Remember CHAZ/CHOP? Voters in Seattle certainly do.
In one of America’s most left-wing cities, three prominent pro-police candidates led big in municipal elections held Tuesday, according to Fox News, all with leads that likely mean they’ll defeat candidates who ran on extreme anti-police platforms.
With the exception of Minneapolis and Portland, Oregon, few cities experienced quite as much turmoil as Seattle, where a multi-block lawless area — known alternately as Capitol Hill Occupied Protest or Capitol Hill Autonomous Zone — sprang up during the city’s George Floyd protests.
While Mayor Jenny Durkan said it was like a “block party” and that “we could have a summer of love,” crimes began to pile up and several shootings — along with the inability of police to reach the victims after they were kept out of the area — finally convinced the city to shut it down, according to Fox News.
On Tuesday, in the first municipal elections since the Floyd protests, several of the key races came down to pro-police candidates against ardent de-funders. As it turns out, the residents of the Emerald City hadn’t forgotten CHOP — or the rest of the tumultuous summer of 2020 — and didn’t have particularly fond memories.
In the mayoral race, former Seattle City Council President Bruce Harrell holds a gargantuan lead over his opponent, current Seattle City Council President Lorena González, 65 percent to 35 percent, according to Seattle non-profit journalistic outlet Crosscut.
While late-counted ballots often favor progressive candidates like González in Seattle elections — and Crosscut said that total included “roughly 50% of all ballots cast” — no other Seattle candidate has overcome a deficit that wide once the final tallies are taken.
Harrell has promised to bolster Seattle’s police force, which has seen hundreds of retirements and resignations. González, meanwhile, had initially pledged to slash Seattle’s police budget by 50 percent but later reduced that dire number — although still promising to defund.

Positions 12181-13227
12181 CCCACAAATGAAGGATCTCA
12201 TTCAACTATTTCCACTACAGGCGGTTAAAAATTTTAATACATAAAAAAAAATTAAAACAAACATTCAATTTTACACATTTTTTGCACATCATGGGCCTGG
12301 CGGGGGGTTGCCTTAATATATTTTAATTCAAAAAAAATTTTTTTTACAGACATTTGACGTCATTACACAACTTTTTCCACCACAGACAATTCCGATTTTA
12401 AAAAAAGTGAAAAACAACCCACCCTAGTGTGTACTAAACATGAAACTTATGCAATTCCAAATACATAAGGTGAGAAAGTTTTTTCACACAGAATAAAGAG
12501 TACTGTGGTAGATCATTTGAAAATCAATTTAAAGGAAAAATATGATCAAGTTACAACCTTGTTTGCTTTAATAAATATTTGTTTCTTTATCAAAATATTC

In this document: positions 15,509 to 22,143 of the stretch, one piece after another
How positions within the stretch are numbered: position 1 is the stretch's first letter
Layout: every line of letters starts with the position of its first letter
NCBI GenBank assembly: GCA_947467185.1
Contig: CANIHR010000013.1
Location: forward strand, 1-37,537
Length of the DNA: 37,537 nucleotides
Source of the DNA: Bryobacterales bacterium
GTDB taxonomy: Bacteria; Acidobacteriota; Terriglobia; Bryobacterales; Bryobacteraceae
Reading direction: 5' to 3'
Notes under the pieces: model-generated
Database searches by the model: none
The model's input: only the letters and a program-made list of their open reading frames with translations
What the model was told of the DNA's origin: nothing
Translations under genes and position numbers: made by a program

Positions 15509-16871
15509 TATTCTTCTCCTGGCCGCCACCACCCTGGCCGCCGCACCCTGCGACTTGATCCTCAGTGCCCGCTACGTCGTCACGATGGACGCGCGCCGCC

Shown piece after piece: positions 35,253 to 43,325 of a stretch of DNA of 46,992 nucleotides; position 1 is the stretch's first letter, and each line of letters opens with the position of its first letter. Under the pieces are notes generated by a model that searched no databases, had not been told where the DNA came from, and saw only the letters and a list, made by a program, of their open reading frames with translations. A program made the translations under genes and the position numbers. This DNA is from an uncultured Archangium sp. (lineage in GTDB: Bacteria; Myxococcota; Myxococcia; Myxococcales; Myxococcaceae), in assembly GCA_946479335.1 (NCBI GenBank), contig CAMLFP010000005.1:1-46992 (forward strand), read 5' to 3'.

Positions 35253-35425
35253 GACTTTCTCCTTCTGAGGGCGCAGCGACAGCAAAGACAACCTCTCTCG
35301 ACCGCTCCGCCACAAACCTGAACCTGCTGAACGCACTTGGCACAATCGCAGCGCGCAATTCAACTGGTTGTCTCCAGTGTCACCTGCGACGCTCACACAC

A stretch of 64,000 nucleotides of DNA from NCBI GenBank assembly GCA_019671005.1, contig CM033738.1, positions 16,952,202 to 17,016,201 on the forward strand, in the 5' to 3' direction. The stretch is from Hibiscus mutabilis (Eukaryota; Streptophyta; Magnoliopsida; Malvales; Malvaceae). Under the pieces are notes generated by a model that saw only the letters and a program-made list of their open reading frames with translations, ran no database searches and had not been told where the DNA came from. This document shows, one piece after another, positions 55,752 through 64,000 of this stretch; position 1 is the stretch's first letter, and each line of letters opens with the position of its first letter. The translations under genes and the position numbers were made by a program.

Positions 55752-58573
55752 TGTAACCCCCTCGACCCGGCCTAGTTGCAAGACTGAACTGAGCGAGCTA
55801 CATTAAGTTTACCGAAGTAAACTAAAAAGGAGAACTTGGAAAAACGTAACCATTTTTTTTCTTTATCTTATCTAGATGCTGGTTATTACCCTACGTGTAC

In addition, Fox News reported that “Harrell has called for the hiring of more police, including some unarmed officers, as well as the appointment of a cabinet-level position to address rising gun violence in the city.”
He said that issue struck a chord with Seattle’s voters.
“I’m not a status-quo politician. [Voters] want the homeless issue addressed with a sense of urgency, they want effective policing … biased-free policing, so we feel very good about the results,” Harrell said, according to Fox.
The race for city attorney, meanwhile, had Republican Ann Davison in the lead over self-declared police and jail “abolitionist” Nicole Thomas-Kennedy.
According to the Seattle Times, Davison’s 58 percent to 41 percent lead was “strong,” with the paper saying “returns Tuesday showing voters rejecting the brash language of her police abolitionist opponent, Nicole Thomas-Kennedy, in favor of Davison’s law-and-order stance.”
KING-TV, meanwhile, was willing to call the race for the Republican candidate, despite the possibility of late ballots breaking for the progressive candidate.
So about that brash language. During the summer of 2020, Thomas-Kennedy tweeted she had a “rabid hatred of the police” and that property destruction in protests was a “moral imperative.” She dismissed these tweets as “deliberately inflammatory” and “absurdist satire” — but on a more serious note, she sought to abolish misdemeanor prosecutions in the city.
Meanwhile, the Seattle Times noted Davison’s “perceived transgression for some in liberal Seattle was seen as being as bad as anything her opponent said on social media: She declared herself a Republican in 2020, while President Donald Trump was in the White House.”
We now have a pretty good idea which one Seattleites prefer, and it’s the Republican who’s said that the city attorney’s office is no “place for radical agenda.” Who would have guessed?
In another closely watched race in the city, Sara Nelson was pronounced the winner in Seattle City Council position 9 with 60 percent of the initial vote to Nikkita Oliver’s 40 percent, according to KING.
The race attracted attention, again, because of Oliver’s outlandish views. The attorney, organizer and educator also wanted to cut city police by 50 percent and institute rent control. That, apparently, didn’t go well.
Mind you, the backlash in municipal elections wasn’t limited to Seattle. In Minneapolis, a much-ballyhooed initiative to replace the police with a new agency failed in the city where George Floyd died and the defund-the-police movement began in earnest, according to The Associated Press.
It’s the results from Seattle that were most striking, however.
One year ago, the city seemed to tolerate a lawless encampment set up in the name of social justice. Now, as candidates who represent something akin to the values espoused there are on the ballot, even the city’s notoriously liberal residents have apparently decided that enough’s enough.
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